LAST Thursday, Sheldon Silver, the speaker of the New York Assembly for the past 20 years, was arrested and charged with mail and wire fraud, extortion and receiving bribes. According to Preet Bharara, the federal prosecutor who brought the charges, the once seemingly untouchable Mr. Silver took millions of dollars for legal work he did not do. In exchange, he used his official power to steer business to a law firm that specialized in getting tax breaks for real estate developers, and he directed state funds to a doctor who referred cases to another law firm that paid Mr. Silver fees.
Albany is reeling, but fighting the kind of corruption that plagues not only New York State but the whole nation isn’t just about getting cuffs on the right guy. As with the recent conviction of the former Virginia governor Bob McDonnell for receiving improper gifts and loans, a fixation on plain graft misses the more pernicious poison that has entered our system.
Corruption exists when institutions and officials charged with serving the public serve their own ends. Under current law, campaign contributions are illegal if there is an explicit quid pro quo, and legal if there isn’t. But legal campaign contributions can be as bad as bribes in creating obligations. The corruption that hides in plain sight is the real threat to our democracy.
Think of campaign contributions as the gateway drug to bribes. In our private financing system, candidates are trained to respond to campaign cash and serve donors’ interests. Politicians are expected to spend half their time talking to funders and to keep them happy. Given this context, it’s not hard to see how a bribery charge can feel like a technical argument instead of a moral one.
The former governor of New York David A. Paterson, for example, said that he had trouble understanding where the criminality lay in the allegation that Mr. Silver accepted payments from law firms for referrals, including referrals by a doctor to whom Mr. Silver funneled state health research funds. Mr. Paterson said, “in the legal profession, people refer business all the time. And theoretically, as a speaker, you could do that as well.”
The legal shades into the illegal. The real estate developers represented by the law firm that allegedly shuttled payments to Mr. Silver for fake legal services were also major campaign contributors. One developer mentioned in the charges gave more than $10 million to political campaigns in the past decade, including $200,000 to Mr. Silver and his political action committees.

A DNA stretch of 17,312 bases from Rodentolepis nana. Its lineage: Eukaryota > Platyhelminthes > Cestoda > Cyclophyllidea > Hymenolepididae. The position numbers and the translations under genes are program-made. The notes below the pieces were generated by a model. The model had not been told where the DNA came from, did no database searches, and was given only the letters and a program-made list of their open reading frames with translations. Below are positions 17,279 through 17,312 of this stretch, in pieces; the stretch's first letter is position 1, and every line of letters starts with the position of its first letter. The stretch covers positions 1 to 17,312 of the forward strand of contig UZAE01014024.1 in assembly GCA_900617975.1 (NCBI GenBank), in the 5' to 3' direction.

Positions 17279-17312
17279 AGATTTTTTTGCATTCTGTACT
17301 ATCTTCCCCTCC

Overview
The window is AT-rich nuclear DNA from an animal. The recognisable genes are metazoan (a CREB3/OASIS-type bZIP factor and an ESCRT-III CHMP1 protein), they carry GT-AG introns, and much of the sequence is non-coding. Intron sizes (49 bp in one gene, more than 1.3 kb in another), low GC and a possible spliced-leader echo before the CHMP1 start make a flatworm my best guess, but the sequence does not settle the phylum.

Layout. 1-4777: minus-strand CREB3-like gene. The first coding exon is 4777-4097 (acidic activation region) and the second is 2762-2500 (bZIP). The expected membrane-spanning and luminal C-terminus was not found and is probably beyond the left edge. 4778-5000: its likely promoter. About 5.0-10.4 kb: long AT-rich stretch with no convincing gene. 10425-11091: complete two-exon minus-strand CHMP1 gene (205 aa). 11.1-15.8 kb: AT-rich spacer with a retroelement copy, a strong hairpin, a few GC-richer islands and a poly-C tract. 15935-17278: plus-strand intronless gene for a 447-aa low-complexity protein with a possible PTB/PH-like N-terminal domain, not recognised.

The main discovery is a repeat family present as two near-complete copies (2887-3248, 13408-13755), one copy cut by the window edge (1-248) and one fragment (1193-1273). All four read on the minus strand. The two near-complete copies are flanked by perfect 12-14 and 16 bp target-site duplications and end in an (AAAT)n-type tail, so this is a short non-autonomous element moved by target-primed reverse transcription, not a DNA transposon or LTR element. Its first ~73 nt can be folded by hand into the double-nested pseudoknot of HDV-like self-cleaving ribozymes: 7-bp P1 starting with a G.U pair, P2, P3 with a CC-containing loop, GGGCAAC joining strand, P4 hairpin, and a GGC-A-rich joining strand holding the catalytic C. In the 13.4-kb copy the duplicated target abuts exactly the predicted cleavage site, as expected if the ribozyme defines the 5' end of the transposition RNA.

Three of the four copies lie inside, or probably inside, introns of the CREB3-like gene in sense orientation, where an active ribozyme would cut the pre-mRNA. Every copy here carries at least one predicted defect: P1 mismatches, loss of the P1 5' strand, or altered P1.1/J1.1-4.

The structure of private campaign finance has essentially pre-corrupted our politicians, so that they can’t even recognize explicit bribery because it feels the same as what they do every day. When you spend a lifetime serving campaign donors, it may seem easy to serve them when they come with an outright bribe, because it doesn’t seem that different.
Mr. Silver retained such tight control over budgets and lawmaking in Albany that his staffers were regarded as more powerful than most elected representatives. As a Democrat who cares about education, I can’t say that I loved seeing Mr. Silver, a great public school advocate, in handcuffs. For others, there’s glee in seeing the perp walk. But one high-profile indictment does not represent the dawn of a new democracy.
We’ve known for some time that the Good Ship Abbott was in trouble, and with MPs now seemingly jostling for position could it be a case of man overboard? Paula Matthewson writes.
That sound you hear is the whisper of Liberal Party MPs carefully shuffling around a Prime Minister who’s taken on water and is listing dangerously.
They’re hoping to avoid being dragged down with him into the dark waters of electoral opprobrium and are eyeing those who hope to replace the PM as potential lifeboats.